Critical Path Network
CMs partner with coders for appropriate documentation
A documentation enhancement project that pairs case managers and coders increased the Medicare case-mix index at North Mississippi Medical Center from 1.48 to 1.92 in six years for the Tupelo, MS, hospital.
The hospital's case managers take the lead in the documentation enhancement efforts.
Case managers are unit-based and typically coordinate the care of specific populations on that unit. This gives them an opportunity to develop a close working relationship with the physicians and to become specialists on coding for the diagnoses that most frequently occur among the population on their units.
"The case managers are in the charts every day, reviewing patient care, severity of illness, and intensity of service. It makes sense to teach them the coding language so they can teach the physicians in small increments," says Jan Englert, RN, director of outcomes management.
The documentation enhancement project has been an evolving process, says Joellen Murphree, RN, CPHQ, CCM, director of clinical quality and patient safety.
"Our goal is to produce documentation that gives a true picture of the patient in the coding language that will result in appropriate reimbursement for the care we provide. We are very conservative in our approach to the coding rules to avoid even the appearance of a violation," Murphree says.
The hospital began the documentation and coding enhancement initiative in 1998 by hiring a consultant, who conducted an extensive educational program on documenting and coding for the hospital's coders, case managers, and physicians.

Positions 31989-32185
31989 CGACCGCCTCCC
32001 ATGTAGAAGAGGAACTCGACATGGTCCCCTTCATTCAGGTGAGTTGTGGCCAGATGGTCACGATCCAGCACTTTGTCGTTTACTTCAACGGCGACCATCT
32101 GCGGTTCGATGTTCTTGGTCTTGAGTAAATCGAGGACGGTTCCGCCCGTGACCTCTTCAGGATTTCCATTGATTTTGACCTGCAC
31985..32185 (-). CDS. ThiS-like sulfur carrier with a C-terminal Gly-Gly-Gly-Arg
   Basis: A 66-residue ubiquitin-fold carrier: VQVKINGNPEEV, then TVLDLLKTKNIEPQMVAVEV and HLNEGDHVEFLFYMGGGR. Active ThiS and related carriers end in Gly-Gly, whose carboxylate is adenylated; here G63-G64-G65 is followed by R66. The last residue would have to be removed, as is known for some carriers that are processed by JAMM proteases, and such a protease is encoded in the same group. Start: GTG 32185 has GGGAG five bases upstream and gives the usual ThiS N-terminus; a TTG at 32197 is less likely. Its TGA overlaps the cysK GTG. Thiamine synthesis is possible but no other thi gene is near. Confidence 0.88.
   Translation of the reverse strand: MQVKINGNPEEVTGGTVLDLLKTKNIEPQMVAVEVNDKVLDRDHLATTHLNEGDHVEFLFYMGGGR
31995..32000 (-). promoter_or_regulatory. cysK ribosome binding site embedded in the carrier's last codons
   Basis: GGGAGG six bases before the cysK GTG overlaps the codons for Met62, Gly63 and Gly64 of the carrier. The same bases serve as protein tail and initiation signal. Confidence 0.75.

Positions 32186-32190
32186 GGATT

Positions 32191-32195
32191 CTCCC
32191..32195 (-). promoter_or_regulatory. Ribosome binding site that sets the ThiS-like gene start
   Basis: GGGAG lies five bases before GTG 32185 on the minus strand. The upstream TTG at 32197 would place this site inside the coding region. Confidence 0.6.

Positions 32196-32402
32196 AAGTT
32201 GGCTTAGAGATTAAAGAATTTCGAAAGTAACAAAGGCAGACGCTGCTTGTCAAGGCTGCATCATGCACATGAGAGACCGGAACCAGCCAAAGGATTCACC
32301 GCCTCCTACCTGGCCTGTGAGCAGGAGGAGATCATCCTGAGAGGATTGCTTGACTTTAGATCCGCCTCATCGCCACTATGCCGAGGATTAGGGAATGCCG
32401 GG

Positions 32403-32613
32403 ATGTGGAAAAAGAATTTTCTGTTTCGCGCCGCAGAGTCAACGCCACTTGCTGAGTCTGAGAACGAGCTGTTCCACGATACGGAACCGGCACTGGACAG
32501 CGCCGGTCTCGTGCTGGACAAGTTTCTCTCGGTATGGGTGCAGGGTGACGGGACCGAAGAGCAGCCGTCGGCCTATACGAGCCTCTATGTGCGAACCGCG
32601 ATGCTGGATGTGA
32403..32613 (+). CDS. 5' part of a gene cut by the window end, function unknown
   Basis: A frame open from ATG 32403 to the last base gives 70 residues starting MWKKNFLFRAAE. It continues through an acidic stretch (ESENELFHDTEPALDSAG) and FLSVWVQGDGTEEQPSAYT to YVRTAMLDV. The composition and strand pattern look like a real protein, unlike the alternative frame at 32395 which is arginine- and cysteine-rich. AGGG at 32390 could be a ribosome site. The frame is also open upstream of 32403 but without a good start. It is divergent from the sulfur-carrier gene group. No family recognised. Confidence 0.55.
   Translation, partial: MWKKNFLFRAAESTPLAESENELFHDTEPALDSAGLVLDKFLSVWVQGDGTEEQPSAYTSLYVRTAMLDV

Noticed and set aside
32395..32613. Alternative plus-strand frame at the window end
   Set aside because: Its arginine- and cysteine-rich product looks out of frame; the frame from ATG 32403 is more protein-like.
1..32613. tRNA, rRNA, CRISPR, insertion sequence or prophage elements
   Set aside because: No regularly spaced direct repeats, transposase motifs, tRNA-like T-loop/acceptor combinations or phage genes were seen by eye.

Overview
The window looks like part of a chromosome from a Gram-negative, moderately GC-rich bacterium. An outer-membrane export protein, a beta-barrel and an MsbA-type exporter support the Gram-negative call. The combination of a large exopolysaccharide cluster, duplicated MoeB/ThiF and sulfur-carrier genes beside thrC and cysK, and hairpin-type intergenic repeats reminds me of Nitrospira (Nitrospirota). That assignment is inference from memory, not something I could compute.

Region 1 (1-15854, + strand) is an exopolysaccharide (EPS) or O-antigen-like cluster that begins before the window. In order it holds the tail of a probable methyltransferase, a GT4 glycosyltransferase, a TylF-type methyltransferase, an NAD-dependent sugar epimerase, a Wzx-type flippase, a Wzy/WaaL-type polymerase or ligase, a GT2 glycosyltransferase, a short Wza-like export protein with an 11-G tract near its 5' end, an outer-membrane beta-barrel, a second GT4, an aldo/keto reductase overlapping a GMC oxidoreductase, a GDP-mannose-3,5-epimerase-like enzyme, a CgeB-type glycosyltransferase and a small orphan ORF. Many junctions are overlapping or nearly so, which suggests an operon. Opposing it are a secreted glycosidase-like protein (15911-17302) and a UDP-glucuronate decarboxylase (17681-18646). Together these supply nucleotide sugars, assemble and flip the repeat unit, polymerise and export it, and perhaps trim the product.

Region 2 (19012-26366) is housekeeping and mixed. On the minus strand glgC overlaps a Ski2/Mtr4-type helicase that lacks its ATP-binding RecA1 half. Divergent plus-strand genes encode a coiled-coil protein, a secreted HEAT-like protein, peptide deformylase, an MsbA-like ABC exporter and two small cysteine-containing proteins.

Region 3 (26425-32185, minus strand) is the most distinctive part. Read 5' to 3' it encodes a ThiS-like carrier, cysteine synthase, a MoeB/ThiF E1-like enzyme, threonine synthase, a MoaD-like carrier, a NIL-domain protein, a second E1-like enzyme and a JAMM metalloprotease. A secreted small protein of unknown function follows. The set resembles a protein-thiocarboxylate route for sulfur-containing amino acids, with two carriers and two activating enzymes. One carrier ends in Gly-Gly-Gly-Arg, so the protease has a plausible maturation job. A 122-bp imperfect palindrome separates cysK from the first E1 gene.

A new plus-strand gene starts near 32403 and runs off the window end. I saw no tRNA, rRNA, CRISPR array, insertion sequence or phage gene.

The consultant presented an overview class once a week for four weeks for the case managers and coders and returned at intervals over a two-year period to work with the staff. The case managers and coders assigned to specific units reviewed charts with the consultant to become familiar with the nuances of coding.
"The goal was to enable the case managers to do concurrent coding on the nursing unit so the coder can just verify and add from the discharge summary," Murphree says.
After the initial educational sessions, the case managers began to code the diagnosis for Medicare patients in the charts on the nursing units.
The coders would review the case managers' work and meet with all of the case managers once a month to discuss the cases in which they disagreed with the case managers' coding. When there were questions, they'd review the charts with the consultant.
"The coders began to trust the case managers, and, rather than redoing their work, they could validate it," Murphree says.
In the beginning, the case managers and the coders kept tally sheets listing problems they found in documentation. They gave them to the consultant, who based educational sessions with the physicians on where improvements were needed.
The hospital contracted with a retired medical doctor and a retired surgeon to be physician advisors for documentation. The physicians went through extensive training with the consultant and conduct retrospective chart review. They meet periodically with the physician sections to talk about areas for improvement.
When case managers have questions for physicians about documentation or discharge planning, they write it on a lavender (the case management color) communication sheet and place it in the front of the chart. There is a space for the case manager to write a request for details, a space for physician comments, a notation of the current and expected length of stay for that DRG, and a section for discharge planning.
The physician advisors write a monthly documentation and coding newsletter in which they review the documentation required for a particular diagnosis or new requirements for documentation. For instance, one newsletter explains the difference in bacteremia, septicemia, systemic inflammatory response syndrome (SIRS), sepsis, severe sepsis, and septic shock and discusses what documentation is required for each.